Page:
The particulars of the construction of the components of culture chamber 10 are best understood with reference to FIGS. 1-4. End piece 11 has a right circular cylindrical central body having a coaxial push-on hose barb attachment neck 13 on its outer face. Axial through hole 12 penetrates through attachment neck and the rest of the body of end piece 11. Reduced diameter coaxial right circular cylindrical interior projection 15 extends inwardly on the transverse face of the interior end of end piece 11, with a flat-bottomed trepanned groove 14 located on the transverse interior face of end piece 11 immediately exterior of projection 15. The exterior cylindrical surface of interior projection 15 has, in order from the interior transverse face of end piece 11, first and second annular male O-ring grooves 17 and 16. Elastomeric O-rings 18 are mounted in O-ring grooves 16 and 17. At the interior end of interior projection 15 of end piece 11, flat-bottomed coaxial counterbore 19 intersects through hole 12. An optional lead-in chamfer may be provided at the mouth of counterbore 19 in order to facilitate the stabbing of an O-ring seal with the membrane carrier assembly.

The right circular cylindrical sleeve 24 can be made of a variety of materials such as glass, stainless steel or plastic. Preferably the reusable cell culture chamber is constructed of plastic, typically a transparent plastic such as an acrylic plastic for the cylindrical sleeve 24 and opaque plastics such as Kynar™ or Delrin™ for the other rigid pieces such as the end pieces 11. Suitable plastics have substantially zero porosity and are impermeable to gases and non-reactive to biological media and its components. Suitable construction materials must also be able to undergo multiple sterilizations by steam, gas, or radiation without deforming, cracking or otherwise being rendered unusable.

Although not shown in FIG. 3, the right circular cylindrical sleeve 24 is preferably provided with a lead-in taper on each of its interior corners to facilitate the stabbing of O-rings. The interior bore of sleeve 24 is a close sliding fit to the outer diameter of interior projection 15 of end fitting 11, thereby permitting O-rings 18 in the O-ring grooves 16 and 17 to sealingly engage the bore of sleeve 24. As stated previously, the sleeve 24 has multiple radial wall penetration ports 25 to allow the mounting of fittings used for inserting fluid into or removing fluids from the growth compartment 5 and for allowing gas to escape from the growth compartment 5 as it is being filled with fluid. At each end of chamber 10, sleeve 24 is stabbed over interior projection 15 and bottomed out in the trepanned groove 14 of an end piece 11.

The growth compartment 5 is located between the interior bore of the sleeve 24, the membrane carrier assembly 27, and the interior ends of the interior projection 15 of the end pieces 11. The growth compartment 5 is transversed by a membrane carrier assembly 27 as shown in FIGS. 1 and 3. An end of the generally cylindrical membrane carrier assembly 27 is mounted in the counterbore 19 of each of the two end assemblies 11 used in chamber 10.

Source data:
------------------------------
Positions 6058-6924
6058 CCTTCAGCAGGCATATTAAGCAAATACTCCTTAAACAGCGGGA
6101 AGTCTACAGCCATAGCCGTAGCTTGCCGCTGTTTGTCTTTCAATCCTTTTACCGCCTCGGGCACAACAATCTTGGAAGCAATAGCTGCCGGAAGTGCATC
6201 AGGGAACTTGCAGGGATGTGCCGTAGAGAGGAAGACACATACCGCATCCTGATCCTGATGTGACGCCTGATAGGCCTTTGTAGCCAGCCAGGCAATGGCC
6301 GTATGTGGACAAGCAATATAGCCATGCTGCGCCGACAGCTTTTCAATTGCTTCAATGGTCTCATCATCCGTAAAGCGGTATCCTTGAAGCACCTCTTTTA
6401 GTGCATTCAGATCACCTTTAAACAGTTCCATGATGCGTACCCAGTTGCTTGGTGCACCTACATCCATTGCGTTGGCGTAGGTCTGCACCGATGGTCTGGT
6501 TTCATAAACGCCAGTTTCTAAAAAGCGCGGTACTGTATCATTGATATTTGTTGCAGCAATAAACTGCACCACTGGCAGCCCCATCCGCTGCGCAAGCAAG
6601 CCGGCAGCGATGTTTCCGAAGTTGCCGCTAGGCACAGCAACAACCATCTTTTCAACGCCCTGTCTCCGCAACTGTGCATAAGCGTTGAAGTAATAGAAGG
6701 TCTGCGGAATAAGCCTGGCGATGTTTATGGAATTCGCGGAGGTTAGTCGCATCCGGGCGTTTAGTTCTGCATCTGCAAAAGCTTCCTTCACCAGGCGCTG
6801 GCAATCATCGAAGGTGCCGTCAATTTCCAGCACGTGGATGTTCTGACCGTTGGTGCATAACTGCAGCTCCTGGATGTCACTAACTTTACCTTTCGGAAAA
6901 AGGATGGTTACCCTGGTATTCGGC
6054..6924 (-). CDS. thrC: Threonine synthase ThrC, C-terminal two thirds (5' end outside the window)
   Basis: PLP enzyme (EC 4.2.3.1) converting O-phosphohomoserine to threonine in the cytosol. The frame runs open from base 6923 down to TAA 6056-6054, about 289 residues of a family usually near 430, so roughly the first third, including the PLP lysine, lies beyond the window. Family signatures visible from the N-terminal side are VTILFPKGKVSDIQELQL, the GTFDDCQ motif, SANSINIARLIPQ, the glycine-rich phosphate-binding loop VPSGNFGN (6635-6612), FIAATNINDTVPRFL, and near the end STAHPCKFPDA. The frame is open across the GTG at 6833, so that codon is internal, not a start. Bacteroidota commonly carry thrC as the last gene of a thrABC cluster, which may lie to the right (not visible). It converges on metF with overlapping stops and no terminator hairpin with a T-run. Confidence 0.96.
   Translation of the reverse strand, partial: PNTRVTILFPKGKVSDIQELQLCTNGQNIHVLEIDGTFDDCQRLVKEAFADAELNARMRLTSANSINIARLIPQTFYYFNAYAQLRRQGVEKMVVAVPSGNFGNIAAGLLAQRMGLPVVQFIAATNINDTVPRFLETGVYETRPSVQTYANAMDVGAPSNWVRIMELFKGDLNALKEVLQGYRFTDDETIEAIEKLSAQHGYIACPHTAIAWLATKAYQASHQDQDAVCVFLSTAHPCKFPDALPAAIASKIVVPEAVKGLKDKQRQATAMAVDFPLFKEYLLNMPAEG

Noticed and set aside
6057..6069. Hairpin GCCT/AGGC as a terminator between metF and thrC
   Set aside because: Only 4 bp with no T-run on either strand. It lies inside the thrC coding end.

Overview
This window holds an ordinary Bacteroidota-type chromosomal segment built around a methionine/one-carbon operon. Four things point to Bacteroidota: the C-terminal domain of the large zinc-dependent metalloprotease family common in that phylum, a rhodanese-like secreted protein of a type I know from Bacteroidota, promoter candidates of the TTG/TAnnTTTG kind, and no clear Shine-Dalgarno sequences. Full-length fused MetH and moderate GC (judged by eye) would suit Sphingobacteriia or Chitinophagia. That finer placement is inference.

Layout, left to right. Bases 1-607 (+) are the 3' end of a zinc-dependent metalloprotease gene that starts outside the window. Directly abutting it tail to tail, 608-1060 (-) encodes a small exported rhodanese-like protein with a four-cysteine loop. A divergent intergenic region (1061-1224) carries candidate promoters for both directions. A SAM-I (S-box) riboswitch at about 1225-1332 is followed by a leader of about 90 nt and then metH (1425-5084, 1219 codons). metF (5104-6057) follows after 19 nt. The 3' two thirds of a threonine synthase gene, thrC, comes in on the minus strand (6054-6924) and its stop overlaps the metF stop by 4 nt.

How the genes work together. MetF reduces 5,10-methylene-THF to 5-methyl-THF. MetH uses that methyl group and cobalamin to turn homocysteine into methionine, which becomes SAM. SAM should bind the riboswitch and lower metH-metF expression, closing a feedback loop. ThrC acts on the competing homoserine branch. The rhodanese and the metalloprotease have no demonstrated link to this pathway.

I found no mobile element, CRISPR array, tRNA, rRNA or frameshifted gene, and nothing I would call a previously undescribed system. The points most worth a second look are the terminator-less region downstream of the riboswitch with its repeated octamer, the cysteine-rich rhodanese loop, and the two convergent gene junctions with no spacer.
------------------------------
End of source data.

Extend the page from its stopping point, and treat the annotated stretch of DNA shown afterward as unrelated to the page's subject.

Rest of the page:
FIG. 4 shows the details of construction of membrane carrier assembly 27. Support cylinder 28 is symmetrical about its transverse midplane. The exterior of each end of cylinder 28 has, sequentially from its end, a lead-in taper to ease blind stabbing into a mounting hole, a first annular male O-ring groove 29 mounting elastomeric O-ring 30, and a second groove 31 configured similarly to an O-ring groove. Each end of cylinder 28 also has an axial blind hole 34 with multiple (in this case, four) equispaced coplanar radial cross holes 35 intersecting the inner end of blind hole 34. A small recessed surface pocket 36, having an arcuate cross-section, is located on the exterior of cylinder 28 and is intercepted by each radial cross hole 35. The depth of surface pockets 36 below the outside cylindrical diameter is largest near the intersection with its cross hole 35 and linearly tapers to zero towards the middle of cylinder 28. Thus, the cylinder 28 has a fluid channel at each end (i.e., the blind hole 34, radial cross holes 35 and the surface pockets 36) that provide fluid communication between the ends of the cylinder to the exterior surface of the middle section of the cylinder.

Centrally deployed with a close fit around the exterior of cylinder 28 is a tubular molecular weight cut-off membrane 37. Membrane 37 is flexible with a limited amount of elastic stretch capability. The construction of membrane 37 is very carefully controlled so that the number of molecules, having a molecular weight in excess of the specific limiting molecular weight cut-off value of the membrane 37, transfused through the membrane in either direction is statistically very small and rapidly decreases as a function of increasing molecular weight. Thus, there is essentially no passage of molecules, much larger than the molecular weight cut-off value of the membrane, through the membrane 37. The molecular weight cut-off value of the membrane 37 is preselected so that nutrients and growth factors, as well as metabolic waste products, can easily transfuse through the membrane, whereas larger cellular products can be retained. For example, Factor VIII (having a molecular weight of about 350,000 daltons) or IgG monoclonal antibodies (having a molecular weight of about 155,000 daltons) produced by genetically engineered bacteria or cells can be retained by a membrane with a molecular weight cut-off value of about 100,000 daltons; whereas the majority of serum albumin (having a molecular weight of about 67,500 daltons and making up 55% to 62% of serum protein) would be allowed to pass through the membrane.